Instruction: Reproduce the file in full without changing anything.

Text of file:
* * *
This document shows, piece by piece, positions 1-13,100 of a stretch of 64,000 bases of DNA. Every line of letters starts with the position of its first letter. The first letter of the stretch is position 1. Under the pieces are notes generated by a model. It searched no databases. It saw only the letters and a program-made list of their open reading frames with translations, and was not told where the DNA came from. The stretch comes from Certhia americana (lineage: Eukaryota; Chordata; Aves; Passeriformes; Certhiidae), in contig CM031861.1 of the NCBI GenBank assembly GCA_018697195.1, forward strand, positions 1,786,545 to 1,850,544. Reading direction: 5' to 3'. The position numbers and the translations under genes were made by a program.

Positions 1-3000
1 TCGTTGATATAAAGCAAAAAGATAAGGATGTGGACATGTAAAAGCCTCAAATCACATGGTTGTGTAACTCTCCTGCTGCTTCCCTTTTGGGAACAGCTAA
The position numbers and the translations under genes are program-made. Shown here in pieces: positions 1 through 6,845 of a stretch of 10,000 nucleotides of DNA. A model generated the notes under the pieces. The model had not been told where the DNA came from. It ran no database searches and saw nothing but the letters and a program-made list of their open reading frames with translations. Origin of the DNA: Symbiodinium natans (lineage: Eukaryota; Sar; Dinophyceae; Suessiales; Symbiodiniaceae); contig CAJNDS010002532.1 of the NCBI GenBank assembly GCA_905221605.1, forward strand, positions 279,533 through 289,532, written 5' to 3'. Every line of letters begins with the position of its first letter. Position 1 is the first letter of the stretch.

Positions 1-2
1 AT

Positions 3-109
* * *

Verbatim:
This document shows, piece by piece, positions 1-13,100 of a stretch of 64,000 bases of DNA. Every line of letters starts with the position of its first letter. The first letter of the stretch is position 1. Under the pieces are notes generated by a model. It searched no databases. It saw only the letters and a program-made list of their open reading frames with translations, and was not told where the DNA came from. The stretch comes from Certhia americana (lineage: Eukaryota; Chordata; Aves; Passeriformes; Certhiidae), in contig CM031861.1 of the NCBI GenBank assembly GCA_018697195.1, forward strand, positions 1,786,545 to 1,850,544. Reading direction: 5' to 3'. The position numbers and the translations under genes were made by a program.

Positions 1-3000
1 TCGTTGATATAAAGCAAAAAGATAAGGATGTGGACATGTAAAAGCCTCAAATCACATGGTTGTGTAACTCTCCTGCTGCTTCCCTTTTGGGAACAGCTAA
The position numbers and the translations under genes are program-made. Shown here in pieces: positions 1 through 6,845 of a stretch of 10,000 nucleotides of DNA. A model generated the notes under the pieces. The model had not been told where the DNA came from. It ran no database searches and saw nothing but the letters and a program-made list of their open reading frames with translations. Origin of the DNA: Symbiodinium natans (lineage: Eukaryota; Sar; Dinophyceae; Suessiales; Symbiodiniaceae); contig CAJNDS010002532.1 of the NCBI GenBank assembly GCA_905221605.1, forward strand, positions 279,533 through 289,532, written 5' to 3'. Every line of letters begins with the position of its first letter. Position 1 is the first letter of the stretch.

Positions 1-2
1 AT

Positions 3-109